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Origins and development of the OU’s Open Societal Challenges 2021-2023

Creating a vision

The Open University's (OU) Open Societal Challenges (OSC) is the brainchild of Professor Kevin Shakesheff, Pro-Vice-Chancellor, Research & Innovation.

Professor Shakesheff identified an opportunity for the OU to have a unique approach to research which was going to have a positive impact on society and align well with the OU’s mission to be open to people, places, methods, and ideas.

Commenting on this approach, Professor Shakesheff said:

“The background to this is that the University has a fantastic mission, and we make a huge impact on people’s lives through the education we do on opening up opportunities across society.

“We also do lots of excellent research which has an impact on the lives of people in all four nations of the UK and globally and now, as we recover from Covid, with lots of changes across the world happening very rapidly, it’s more important than ever for The Open University to make a commitment to use our research to help people.”

This new purpose formed the basis of a new research plan for the period 2022-2027, which was the result of a consultation on the Open Societal Challenges idea with staff, students, alumni and partners and listening to their response to shape a new way or organising research so that OU staff could feel more ownership of the research, be clearer about what the impacts could be and therefore be more likely to collaborate across the University and with externals.

The consultation

In summer 2021, the consultation opened for staff, students, and alumni across the OU’s four nations with a survey and an opportunity for staff to discuss the concept in workshops. Based on experience and research successes over the past 50 years, some pre-identified areas for societal challenges were identified for participants to respond to in the survey that ran through to the autumn.

Participants were asked to identify their top three societal challenges from the following:

  • Sustainability and the Environment
  • Health and Wellbeing Inequalities
  • Globalisation and internationalisation
  • Openness, Equity and Leadership in Education
  • Space Exploration and Application
  • The Covid Recovery Decade

Findings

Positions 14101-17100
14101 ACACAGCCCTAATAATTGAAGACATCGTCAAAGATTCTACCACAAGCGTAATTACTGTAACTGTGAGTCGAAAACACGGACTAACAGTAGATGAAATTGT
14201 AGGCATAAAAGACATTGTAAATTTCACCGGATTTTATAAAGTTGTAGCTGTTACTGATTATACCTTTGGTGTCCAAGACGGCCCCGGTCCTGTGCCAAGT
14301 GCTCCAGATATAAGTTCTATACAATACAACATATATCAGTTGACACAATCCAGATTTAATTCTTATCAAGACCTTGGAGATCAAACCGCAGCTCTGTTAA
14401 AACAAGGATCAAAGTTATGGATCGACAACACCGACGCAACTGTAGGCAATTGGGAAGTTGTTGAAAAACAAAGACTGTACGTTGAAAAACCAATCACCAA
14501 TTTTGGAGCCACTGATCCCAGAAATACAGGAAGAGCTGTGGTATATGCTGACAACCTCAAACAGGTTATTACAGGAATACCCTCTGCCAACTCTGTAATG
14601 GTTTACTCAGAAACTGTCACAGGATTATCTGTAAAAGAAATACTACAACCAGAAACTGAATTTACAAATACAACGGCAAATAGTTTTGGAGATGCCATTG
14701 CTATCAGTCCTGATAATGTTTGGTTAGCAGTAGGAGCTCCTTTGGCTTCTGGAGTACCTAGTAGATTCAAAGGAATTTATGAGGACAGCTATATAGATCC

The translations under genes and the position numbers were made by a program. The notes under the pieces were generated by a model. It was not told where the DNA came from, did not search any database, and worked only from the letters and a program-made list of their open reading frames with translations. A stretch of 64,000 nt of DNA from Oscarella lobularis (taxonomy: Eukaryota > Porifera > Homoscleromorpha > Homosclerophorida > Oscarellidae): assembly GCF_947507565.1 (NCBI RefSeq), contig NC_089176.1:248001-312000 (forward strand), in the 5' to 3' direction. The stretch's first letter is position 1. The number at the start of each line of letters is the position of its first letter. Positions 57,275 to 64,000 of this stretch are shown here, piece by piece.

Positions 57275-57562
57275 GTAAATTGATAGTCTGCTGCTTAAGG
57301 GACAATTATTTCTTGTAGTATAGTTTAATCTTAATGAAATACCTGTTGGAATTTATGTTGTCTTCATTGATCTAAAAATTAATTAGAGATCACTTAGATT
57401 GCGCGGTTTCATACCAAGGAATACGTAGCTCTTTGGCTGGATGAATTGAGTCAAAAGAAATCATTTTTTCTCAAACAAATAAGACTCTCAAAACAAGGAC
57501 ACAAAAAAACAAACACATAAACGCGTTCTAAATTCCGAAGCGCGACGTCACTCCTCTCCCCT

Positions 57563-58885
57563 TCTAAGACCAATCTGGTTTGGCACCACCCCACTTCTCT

In total, there were 1812 responses to the survey (including 821 partial responses). Analysis of the responses showed that:

  • Staff, students and alumni think Sustainability and the Environment is the key societal challenge the OU should tackle. Specifically within this, climate change and global warming is seen as the key focus.
  • Health and Wellbeing and Openness, Equity and Leadership in Education are also important.
  • However it should be noted that few issues exist in isolation from others. Societal challenges (and the themes; Equality, Living Well and Sustainability) are interconnected).
Sticky notes showing the findings and a description of how the findings came about
Analysis of the findings

Creation of the OSC Online Platform

The survey indicated that the three Challenges to be taken forward within the Research Plan up to 2027 are:

  • Sustainability
  • Living Well
  • Tackling Inequalities
Triangle with multi-coloured triangles within it and showing the words 'Sustainability', 'Living Well' and 'Equality' around the edges of the triangle
The online platform triangle in development

The focus of the next two years (October 2021 to October 2023) was to promote these challenges internally to encourage staff to submit challenges for funding at the same time as an OSC Online Platform was created, which by October 2023 hosted nearly 200 challenges.

Multicoloured triangle with little triangles within it depicting the number of challenges
The online platform triangle showing the number of challenges

Some of these Challenges were showcased at a one-year anniversary event at the OU in July 2023.

Hear what Professor Shakesheff had to say at the event in the video

I'm Kevin Shakesheff.

I'm the Pro-Vice-Chancellor for Research and Innovation at The Open University.

I think we get a huge amount from meeting up as human beings and obviously since COVID, there's been a bit less of this type of interaction.

So it's great just to have this buzz today.

Lots of people interacting and sharing ideas.

And I think, you know, for the long term, it just offers so many opportunities for people to find new ways of working together.

I'm really, really pleased with how the Open Societal Challenges has gone.

And I think that The Open University, everybody wants to work to do better for society.

So this ability to bring people together to really take a long term view and say, how if we work together for a very long period of time, can we really tackle some of society's major challenges?

But what's so nice is the diversity of the teams that have come together.

People that hadn't previously met are now working in teams and we're starting to make an impact outside of the OU and draw people into the work we're doing.

Research is great because it's such a team activity, but undoubtedly that early stage of your career when you're doing your PhD or in that early career stage, it's a difficult step.

It's a step where you need lots of people around you.

And I think also you need to learn from people that have been there and done it and that know how to get across some of the difficulties in research.

It's fine to struggle at times and I think as a community it's much easier to communicate that when we're all together.

A soft launch of the Platform took place in October 2023, along with plans to roll this out wider to externals throughout 2024.

Read more about the OU's Open Societal Challenges